Kayla Montgomery, an 18-year-old senior at Mount Tabor High School in North Carolina, is one of the best teenage runners in the country despite being diagnosed with multiple sclerosis.
A remarkable New York Times story details the lengths she goes to compete.
Montgomery’s legs go numb every time she races because M.S. can block nerve signals between the brain and lower body during intense exercise. She is able to keep running once she gets going, despite the lack of feeling, but once she stops she just falls down.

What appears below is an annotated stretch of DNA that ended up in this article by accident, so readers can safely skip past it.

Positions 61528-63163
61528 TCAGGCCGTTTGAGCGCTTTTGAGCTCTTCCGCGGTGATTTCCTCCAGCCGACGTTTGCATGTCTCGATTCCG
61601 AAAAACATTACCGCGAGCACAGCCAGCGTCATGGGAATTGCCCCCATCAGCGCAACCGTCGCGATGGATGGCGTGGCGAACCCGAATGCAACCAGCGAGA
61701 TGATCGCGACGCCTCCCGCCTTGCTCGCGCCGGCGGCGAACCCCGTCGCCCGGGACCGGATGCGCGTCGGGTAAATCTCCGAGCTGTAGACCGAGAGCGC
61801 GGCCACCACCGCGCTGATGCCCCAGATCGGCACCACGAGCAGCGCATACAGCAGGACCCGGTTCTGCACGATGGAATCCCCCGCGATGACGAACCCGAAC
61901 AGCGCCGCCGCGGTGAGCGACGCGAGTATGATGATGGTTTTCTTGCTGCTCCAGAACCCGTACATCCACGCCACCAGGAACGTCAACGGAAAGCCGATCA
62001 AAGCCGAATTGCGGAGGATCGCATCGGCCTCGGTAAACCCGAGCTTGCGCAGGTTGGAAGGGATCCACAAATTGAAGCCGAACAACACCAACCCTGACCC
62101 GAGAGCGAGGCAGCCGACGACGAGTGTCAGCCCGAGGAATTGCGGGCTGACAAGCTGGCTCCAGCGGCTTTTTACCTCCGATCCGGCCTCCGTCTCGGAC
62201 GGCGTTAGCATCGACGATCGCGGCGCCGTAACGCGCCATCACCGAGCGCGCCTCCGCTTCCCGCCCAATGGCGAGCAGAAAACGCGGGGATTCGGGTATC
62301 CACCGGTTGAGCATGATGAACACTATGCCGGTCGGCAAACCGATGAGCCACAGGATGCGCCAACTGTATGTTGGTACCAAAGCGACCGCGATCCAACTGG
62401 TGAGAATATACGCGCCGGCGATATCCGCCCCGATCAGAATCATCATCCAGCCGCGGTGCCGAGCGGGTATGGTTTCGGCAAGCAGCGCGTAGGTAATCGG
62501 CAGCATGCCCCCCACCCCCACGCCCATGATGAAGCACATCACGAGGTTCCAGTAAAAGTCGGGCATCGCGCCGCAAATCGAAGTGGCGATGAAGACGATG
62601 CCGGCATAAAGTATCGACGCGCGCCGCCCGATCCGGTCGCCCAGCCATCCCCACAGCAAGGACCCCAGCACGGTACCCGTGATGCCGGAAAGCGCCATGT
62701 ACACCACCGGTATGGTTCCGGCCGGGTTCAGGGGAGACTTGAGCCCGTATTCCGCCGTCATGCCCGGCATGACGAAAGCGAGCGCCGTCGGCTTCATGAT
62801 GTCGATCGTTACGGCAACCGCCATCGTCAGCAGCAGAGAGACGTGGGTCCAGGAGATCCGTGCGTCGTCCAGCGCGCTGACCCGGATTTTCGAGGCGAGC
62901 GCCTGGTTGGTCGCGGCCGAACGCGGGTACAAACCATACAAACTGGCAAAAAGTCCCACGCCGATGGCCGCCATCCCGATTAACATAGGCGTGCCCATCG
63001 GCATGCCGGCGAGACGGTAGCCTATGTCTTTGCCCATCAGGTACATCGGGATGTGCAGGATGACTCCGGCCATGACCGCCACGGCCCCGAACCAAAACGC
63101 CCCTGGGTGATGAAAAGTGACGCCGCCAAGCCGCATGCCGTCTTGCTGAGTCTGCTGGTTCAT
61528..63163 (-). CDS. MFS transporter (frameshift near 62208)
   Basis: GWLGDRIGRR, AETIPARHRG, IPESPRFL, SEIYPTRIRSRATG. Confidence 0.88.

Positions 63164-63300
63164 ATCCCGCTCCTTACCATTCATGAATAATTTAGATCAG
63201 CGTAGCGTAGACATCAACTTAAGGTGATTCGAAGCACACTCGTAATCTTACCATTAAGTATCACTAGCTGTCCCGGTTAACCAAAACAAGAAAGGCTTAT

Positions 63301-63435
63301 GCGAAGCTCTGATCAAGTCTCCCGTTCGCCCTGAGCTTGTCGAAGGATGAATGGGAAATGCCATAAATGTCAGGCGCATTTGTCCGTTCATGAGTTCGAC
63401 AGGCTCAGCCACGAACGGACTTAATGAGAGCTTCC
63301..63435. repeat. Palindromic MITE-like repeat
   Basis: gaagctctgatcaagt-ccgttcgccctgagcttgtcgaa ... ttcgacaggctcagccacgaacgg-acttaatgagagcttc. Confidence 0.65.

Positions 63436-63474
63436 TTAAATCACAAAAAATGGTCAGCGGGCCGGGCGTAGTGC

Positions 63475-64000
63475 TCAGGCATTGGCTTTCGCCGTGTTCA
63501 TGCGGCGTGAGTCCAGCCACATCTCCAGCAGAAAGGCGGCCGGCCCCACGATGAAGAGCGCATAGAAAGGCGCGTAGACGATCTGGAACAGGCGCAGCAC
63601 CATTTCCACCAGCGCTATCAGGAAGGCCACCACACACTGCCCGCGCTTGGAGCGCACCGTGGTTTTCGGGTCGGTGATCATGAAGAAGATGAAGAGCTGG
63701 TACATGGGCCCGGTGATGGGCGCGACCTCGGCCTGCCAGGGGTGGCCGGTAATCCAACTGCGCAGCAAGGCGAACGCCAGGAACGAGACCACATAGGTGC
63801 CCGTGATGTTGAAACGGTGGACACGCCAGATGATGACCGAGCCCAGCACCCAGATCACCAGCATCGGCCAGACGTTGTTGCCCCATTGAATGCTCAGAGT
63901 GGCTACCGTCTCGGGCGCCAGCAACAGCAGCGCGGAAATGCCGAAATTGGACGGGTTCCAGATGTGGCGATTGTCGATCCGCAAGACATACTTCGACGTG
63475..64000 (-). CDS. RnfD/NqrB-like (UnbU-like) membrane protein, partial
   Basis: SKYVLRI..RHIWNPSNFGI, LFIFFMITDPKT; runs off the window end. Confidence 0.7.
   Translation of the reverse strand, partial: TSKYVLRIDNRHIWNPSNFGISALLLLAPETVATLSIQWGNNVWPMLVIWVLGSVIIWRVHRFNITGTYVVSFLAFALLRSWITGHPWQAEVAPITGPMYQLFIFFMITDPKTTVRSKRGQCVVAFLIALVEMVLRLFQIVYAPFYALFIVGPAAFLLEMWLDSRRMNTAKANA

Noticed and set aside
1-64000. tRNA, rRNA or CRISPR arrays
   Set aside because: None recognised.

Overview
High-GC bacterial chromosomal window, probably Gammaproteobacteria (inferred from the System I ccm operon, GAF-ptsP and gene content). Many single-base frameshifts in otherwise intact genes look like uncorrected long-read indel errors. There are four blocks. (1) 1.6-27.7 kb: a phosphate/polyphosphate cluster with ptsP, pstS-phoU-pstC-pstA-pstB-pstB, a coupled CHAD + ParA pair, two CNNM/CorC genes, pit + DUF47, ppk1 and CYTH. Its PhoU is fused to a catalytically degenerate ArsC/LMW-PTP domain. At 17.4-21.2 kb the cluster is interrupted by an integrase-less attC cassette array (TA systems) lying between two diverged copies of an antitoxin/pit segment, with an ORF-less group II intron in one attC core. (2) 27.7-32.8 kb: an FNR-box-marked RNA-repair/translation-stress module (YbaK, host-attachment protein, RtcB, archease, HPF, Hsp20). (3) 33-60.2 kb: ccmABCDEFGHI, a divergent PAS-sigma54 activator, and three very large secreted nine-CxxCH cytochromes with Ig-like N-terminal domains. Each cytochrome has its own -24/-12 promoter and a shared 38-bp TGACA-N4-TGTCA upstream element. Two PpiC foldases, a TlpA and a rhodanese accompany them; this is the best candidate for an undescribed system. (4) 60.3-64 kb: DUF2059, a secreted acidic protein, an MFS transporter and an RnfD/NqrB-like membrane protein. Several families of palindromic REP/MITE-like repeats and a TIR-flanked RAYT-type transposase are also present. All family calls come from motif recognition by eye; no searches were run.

Her coach stands at the finish line and catches her once she collapses.
It’s a scary moment if you don’t know that this is “normal” for her (via Deadspin).
Montgomery told the NYT:
“When I finish, it feels like there’s nothing underneath me. I start out feeling normal and then my legs gradually go numb. I’ve trained myself to think about other things while I race, to get through. But when I break the motion, I can’t control them and I fall.”
She won the state title in the 3,200 meter this year, posting the 21st fastest time in the country.
Doctors have cleared her to run, but there are still obvious risks. She tripped in the middle of a race last year. At another race someone forgot to catch her and she fell on her face at the finish line.
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